The Miller High Life One Second Ad

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The Miller High Life One Second Ad is one of many PR case studies profiled in the textbook, Public Relations Cases. In collaboration with Dig Communications, Miller High Life developed a newsworthy, attention-getting, beer-selling campaign where a series of one-second ads were televised during the Super Bowl game in 2009. This was not only a great commercial, but it was a smart commercial; one that continues to be studied today. The Case of Miller High Life One Second Ad is a Public Relations case that falls under the category of social media cases. According to Hayes, Hendrix and Kumar, social media involves three distinct components. First, there is a new level of two-way engagement with key target audiences. Today, people expect…show more content…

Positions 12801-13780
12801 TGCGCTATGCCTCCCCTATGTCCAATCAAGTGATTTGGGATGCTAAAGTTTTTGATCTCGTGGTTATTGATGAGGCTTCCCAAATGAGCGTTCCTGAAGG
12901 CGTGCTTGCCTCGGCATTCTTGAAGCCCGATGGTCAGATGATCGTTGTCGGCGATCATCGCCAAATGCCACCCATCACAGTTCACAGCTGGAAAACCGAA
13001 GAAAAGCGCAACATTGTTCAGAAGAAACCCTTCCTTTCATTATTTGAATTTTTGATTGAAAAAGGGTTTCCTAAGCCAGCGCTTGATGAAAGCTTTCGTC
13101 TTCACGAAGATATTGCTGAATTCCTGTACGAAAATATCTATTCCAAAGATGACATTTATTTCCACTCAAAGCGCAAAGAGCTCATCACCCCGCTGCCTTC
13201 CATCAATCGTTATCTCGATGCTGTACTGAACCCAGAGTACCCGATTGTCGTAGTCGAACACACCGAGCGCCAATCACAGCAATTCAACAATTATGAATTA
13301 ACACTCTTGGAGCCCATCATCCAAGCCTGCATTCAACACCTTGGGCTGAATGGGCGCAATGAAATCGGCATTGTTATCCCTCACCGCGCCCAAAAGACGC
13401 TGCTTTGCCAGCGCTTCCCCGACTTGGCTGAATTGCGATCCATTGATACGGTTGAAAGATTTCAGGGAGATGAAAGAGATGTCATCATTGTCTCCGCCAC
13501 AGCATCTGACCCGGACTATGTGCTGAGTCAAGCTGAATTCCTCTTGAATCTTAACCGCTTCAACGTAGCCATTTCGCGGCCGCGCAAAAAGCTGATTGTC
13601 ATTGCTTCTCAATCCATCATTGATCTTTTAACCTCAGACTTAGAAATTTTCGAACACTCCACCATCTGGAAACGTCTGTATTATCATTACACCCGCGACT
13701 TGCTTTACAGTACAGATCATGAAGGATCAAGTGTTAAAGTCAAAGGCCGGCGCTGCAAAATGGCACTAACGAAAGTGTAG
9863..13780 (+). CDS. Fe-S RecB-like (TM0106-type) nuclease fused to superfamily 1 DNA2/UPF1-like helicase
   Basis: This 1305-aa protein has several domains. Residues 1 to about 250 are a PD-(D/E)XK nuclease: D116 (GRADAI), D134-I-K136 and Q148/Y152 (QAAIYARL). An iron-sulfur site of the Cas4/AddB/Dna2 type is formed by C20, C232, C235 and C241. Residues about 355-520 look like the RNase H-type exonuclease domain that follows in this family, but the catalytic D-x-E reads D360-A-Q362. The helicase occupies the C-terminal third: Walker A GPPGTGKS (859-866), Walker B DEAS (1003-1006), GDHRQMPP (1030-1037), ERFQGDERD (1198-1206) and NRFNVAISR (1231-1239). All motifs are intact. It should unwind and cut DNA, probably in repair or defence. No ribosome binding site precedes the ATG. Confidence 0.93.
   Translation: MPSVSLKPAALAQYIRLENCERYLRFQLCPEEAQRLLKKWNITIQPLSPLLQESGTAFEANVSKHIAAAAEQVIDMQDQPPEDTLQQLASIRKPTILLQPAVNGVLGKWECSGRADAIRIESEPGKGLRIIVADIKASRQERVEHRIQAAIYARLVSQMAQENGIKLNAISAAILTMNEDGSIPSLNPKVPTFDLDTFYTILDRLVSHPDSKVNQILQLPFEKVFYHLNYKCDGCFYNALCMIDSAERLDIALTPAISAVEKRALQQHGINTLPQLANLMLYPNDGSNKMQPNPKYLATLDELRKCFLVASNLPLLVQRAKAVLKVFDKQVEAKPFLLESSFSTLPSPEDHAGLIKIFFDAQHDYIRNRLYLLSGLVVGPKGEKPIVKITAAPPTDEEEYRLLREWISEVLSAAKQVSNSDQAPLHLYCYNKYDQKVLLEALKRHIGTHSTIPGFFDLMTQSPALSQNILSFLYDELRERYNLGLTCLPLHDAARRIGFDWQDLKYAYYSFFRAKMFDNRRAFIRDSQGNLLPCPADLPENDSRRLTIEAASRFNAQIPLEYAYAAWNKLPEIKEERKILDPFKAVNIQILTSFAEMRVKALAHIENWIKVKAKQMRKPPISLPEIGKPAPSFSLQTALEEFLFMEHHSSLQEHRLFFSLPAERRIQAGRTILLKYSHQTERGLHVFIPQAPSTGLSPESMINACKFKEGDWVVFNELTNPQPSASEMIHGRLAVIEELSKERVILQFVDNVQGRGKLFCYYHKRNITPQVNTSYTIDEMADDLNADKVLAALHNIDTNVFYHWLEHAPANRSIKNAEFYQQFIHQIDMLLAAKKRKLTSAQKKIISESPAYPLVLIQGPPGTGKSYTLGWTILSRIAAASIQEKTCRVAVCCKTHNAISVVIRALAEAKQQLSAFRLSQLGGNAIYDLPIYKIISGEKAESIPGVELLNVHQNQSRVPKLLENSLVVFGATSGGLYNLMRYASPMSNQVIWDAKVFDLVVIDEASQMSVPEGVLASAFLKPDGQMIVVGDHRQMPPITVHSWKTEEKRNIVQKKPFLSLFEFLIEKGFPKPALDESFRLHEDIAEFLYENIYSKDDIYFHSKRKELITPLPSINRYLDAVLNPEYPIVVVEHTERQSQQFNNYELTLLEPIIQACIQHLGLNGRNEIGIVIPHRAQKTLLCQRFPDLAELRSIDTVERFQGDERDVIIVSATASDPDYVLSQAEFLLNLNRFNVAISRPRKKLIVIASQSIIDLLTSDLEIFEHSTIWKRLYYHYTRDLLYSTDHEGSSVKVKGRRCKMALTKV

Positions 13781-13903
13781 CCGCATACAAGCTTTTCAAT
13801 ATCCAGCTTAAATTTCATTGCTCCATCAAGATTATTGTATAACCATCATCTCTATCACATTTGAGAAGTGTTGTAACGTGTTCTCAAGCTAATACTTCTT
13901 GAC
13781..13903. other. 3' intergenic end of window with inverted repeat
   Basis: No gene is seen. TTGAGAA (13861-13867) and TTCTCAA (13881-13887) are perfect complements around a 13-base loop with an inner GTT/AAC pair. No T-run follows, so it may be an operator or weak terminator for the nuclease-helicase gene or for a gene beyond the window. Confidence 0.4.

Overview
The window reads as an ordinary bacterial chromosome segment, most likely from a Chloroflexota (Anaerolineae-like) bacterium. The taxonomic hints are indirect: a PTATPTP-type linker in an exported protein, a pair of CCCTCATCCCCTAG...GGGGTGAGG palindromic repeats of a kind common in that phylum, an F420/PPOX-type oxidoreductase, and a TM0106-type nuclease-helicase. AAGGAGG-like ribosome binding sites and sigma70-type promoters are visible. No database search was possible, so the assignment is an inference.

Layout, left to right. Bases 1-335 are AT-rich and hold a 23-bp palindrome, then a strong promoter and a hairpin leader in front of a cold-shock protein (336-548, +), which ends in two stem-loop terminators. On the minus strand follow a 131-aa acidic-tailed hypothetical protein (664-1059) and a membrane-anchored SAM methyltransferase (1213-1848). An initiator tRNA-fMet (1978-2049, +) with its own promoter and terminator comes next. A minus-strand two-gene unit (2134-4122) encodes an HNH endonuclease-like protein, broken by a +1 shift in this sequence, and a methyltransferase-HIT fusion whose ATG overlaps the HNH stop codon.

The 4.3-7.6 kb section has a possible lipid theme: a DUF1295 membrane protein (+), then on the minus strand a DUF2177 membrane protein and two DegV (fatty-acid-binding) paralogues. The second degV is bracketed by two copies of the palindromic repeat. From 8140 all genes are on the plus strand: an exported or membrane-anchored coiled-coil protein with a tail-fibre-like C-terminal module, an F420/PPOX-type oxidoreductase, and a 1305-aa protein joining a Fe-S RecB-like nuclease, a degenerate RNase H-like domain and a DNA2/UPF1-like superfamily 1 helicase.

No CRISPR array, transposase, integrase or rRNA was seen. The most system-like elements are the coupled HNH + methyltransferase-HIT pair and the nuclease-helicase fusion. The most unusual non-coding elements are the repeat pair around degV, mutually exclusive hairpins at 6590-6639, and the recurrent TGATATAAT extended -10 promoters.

In an interview with Richard Weiner, “The Practice of Public Relations,” he argues that that the top management of an organization will often contract help from an outside agency. Weiner, chief executive of Richard Weiner, Inc., a major public relations agency in New York city, contends that an outside agency is more likely to be proficient in media relations, and thus, more capable of attempting to achieve significant publicity in major media. Management is more likely to respect, and act on, the advice of an outside counselor as compared to their staff (270, 271). The quantitative research led the Miller High Life Team to conduct a Segmentation research study to find more about the target audience; males (35-40) and their feelings about the economy, Super Bowl spending, media consumption habits, and interest/activities. They learned that a consistent theme arose among participants: Anxiety over the poor state of the economy (Hayes, Hendrix, Kumar, 121). The High Life PR team coordinated informal focus groups with key audiences, including Miller Brewing local market managers, beer distributors, consumers, retailers, media, and bar owners to find out more about opportunities and obstacles surrounding the Super Bowl, the retail world and beyond. Quantitative research yielded the fact that the Super Bowl is viewed by more than 100 million people, and 28 million of those viewers host
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